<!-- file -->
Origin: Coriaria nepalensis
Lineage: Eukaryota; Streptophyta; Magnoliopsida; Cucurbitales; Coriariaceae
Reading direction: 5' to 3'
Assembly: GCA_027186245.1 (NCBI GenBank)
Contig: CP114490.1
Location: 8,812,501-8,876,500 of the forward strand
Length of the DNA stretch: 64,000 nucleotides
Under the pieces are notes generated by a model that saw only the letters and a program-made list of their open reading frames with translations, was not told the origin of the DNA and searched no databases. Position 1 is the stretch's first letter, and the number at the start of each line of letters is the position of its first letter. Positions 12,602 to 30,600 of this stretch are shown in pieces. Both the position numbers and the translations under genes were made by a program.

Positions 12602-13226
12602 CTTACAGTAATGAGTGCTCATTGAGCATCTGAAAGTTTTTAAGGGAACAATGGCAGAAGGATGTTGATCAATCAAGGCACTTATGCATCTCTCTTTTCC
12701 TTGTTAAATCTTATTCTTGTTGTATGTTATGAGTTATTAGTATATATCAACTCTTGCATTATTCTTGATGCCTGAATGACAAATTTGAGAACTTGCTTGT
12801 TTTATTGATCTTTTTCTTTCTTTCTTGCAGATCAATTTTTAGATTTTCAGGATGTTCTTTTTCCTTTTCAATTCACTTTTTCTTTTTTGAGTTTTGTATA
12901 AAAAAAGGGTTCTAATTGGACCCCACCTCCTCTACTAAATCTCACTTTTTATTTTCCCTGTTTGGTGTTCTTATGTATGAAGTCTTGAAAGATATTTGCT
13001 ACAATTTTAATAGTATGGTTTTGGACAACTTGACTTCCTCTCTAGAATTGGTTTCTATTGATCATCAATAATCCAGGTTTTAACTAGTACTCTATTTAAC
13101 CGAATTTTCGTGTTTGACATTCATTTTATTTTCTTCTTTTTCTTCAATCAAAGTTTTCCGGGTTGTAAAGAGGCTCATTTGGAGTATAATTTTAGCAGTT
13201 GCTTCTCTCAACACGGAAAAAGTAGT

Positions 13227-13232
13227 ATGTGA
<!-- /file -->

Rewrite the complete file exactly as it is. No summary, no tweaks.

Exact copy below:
Origin: Coriaria nepalensis
Lineage: Eukaryota; Streptophyta; Magnoliopsida; Cucurbitales; Coriariaceae
Reading direction: 5' to 3'
Assembly: GCA_027186245.1 (NCBI GenBank)
Contig: CP114490.1
Location: 8,812,501-8,876,500 of the forward strand
Length of the DNA stretch: 64,000 nucleotides
Under the pieces are notes generated by a model that saw only the letters and a program-made list of their open reading frames with translations, was not told the origin of the DNA and searched no databases. Position 1 is the stretch's first letter, and the number at the start of each line of letters is the position of its first letter. Positions 12,602 to 30,600 of this stretch are shown in pieces. Both the position numbers and the translations under genes were made by a program.

Positions 12602-13226
12602 CTTACAGTAATGAGTGCTCATTGAGCATCTGAAAGTTTTTAAGGGAACAATGGCAGAAGGATGTTGATCAATCAAGGCACTTATGCATCTCTCTTTTCC
12701 TTGTTAAATCTTATTCTTGTTGTATGTTATGAGTTATTAGTATATATCAACTCTTGCATTATTCTTGATGCCTGAATGACAAATTTGAGAACTTGCTTGT
12801 TTTATTGATCTTTTTCTTTCTTTCTTGCAGATCAATTTTTAGATTTTCAGGATGTTCTTTTTCCTTTTCAATTCACTTTTTCTTTTTTGAGTTTTGTATA
12901 AAAAAAGGGTTCTAATTGGACCCCACCTCCTCTACTAAATCTCACTTTTTATTTTCCCTGTTTGGTGTTCTTATGTATGAAGTCTTGAAAGATATTTGCT
13001 ACAATTTTAATAGTATGGTTTTGGACAACTTGACTTCCTCTCTAGAATTGGTTTCTATTGATCATCAATAATCCAGGTTTTAACTAGTACTCTATTTAAC
13101 CGAATTTTCGTGTTTGACATTCATTTTATTTTCTTCTTTTTCTTCAATCAAAGTTTTCCGGGTTGTAAAGAGGCTCATTTGGAGTATAATTTTAGCAGTT
13201 GCTTCTCTCAACACGGAAAAAGTAGT

Positions 13227-13232
13227 ATGTGA